Role of Audiologists in Vestibular and Balance Rehabilitation: Guidelines

ASHA Ad Hoc Committee on Vestibular Rehabilitation

About this Document


These guidelines are an official statement of the American Speech-Language-Hearing Association (ASHA). They provide guidance on the role of audiologists in vestibular and balance rehabilitation but are not official standards of the Association. These guidelines were adopted by the ASHA Executive Board (EB 64-98) in November 1998. These guidelines, which were developed from current literature and a course, Vestibular Rehabilitation: A Competency-Based Course, hosted by the Division of Physical Therapy, University of Miami School of Medicine, were recognized as being applicable to the profession of audiology. Members of the committee include Nancy P. Garrus; Eric B. Hecker; Kenneth G. Henry; Susan Herdman, PhD, PT, consultant; Neil T. Shepard, chair; Charles Stockwell, and Maureen Thompson, ex-officio. Richard Nodar, vice president for professional practices in audiology, served as monitoring vice president.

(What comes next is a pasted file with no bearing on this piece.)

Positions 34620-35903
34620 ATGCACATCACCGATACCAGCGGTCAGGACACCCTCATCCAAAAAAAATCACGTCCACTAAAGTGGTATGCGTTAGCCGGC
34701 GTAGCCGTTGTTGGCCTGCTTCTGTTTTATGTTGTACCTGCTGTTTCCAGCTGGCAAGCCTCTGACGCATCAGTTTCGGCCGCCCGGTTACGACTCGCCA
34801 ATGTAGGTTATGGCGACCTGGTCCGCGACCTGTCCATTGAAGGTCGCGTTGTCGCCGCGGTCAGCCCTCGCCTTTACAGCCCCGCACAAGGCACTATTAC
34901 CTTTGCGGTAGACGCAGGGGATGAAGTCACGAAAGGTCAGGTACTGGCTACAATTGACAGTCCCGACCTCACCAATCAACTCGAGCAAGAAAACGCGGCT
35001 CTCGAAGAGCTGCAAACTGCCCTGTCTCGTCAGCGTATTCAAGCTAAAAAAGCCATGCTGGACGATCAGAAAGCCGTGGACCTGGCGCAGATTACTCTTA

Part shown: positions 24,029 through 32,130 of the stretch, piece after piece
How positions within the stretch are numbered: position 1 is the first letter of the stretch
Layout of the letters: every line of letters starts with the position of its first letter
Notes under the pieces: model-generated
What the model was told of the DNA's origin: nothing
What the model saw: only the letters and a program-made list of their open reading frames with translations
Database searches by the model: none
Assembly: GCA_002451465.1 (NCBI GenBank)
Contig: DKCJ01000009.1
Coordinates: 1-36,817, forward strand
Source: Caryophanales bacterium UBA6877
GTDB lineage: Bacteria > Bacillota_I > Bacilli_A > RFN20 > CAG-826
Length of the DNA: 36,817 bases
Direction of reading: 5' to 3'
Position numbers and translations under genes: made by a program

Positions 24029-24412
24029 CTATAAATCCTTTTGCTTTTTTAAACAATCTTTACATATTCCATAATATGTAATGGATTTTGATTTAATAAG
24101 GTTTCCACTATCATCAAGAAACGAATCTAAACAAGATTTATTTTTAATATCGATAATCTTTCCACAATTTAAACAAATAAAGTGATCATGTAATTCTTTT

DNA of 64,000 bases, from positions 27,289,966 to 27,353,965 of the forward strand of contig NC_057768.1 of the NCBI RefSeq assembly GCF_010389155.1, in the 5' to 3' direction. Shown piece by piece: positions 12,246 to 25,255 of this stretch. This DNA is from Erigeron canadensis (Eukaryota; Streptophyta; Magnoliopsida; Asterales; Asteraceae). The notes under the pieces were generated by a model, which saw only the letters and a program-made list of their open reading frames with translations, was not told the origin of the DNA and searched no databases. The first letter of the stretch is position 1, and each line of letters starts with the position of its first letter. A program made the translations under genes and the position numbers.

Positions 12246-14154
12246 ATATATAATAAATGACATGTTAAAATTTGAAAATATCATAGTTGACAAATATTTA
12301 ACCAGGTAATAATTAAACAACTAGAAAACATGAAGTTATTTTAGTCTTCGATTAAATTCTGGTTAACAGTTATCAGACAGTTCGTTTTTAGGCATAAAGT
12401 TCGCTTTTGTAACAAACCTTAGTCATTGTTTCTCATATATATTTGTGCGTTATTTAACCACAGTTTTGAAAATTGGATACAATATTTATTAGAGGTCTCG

These guidelines were developed from current literature and from a course offered to physical and occupational therapists, Vestibular Rehabilitation: A Competency-Based Course, sponsored by the University of Miami School of Medicine, Division of Physical Therapy and held March 12–14, 1998, in Miami, FL. The course director, Susan J. Herdman, PhD, PT, served as a consultant to this committee. The course consisted of three days of lecture, laboratory sessions, and self-study sessions. In order to successfully complete the course, participants were expected to demonstrate the following assessment skills: oculomotor examination, with emphasis on the identification of nystagmus and canal involvement; balance and gait; fall risk; and functional assessments. Participants were also expected to demonstrate appropriate treatment procedures for benign paroxysmal positional vertigo (BPPV) affecting posterior, anterior, and horizontal canals for both cupulolithiasis and canalithiasis, for unilateral and bilateral peripheral vestibular disorders, and for central vestibular disorders, including traumatic brain injury and stroke. Members of the ASHA Ad Hoc Committee on Vestibular Rehabilitation recognized that these competencies were applicable to the profession of audiology.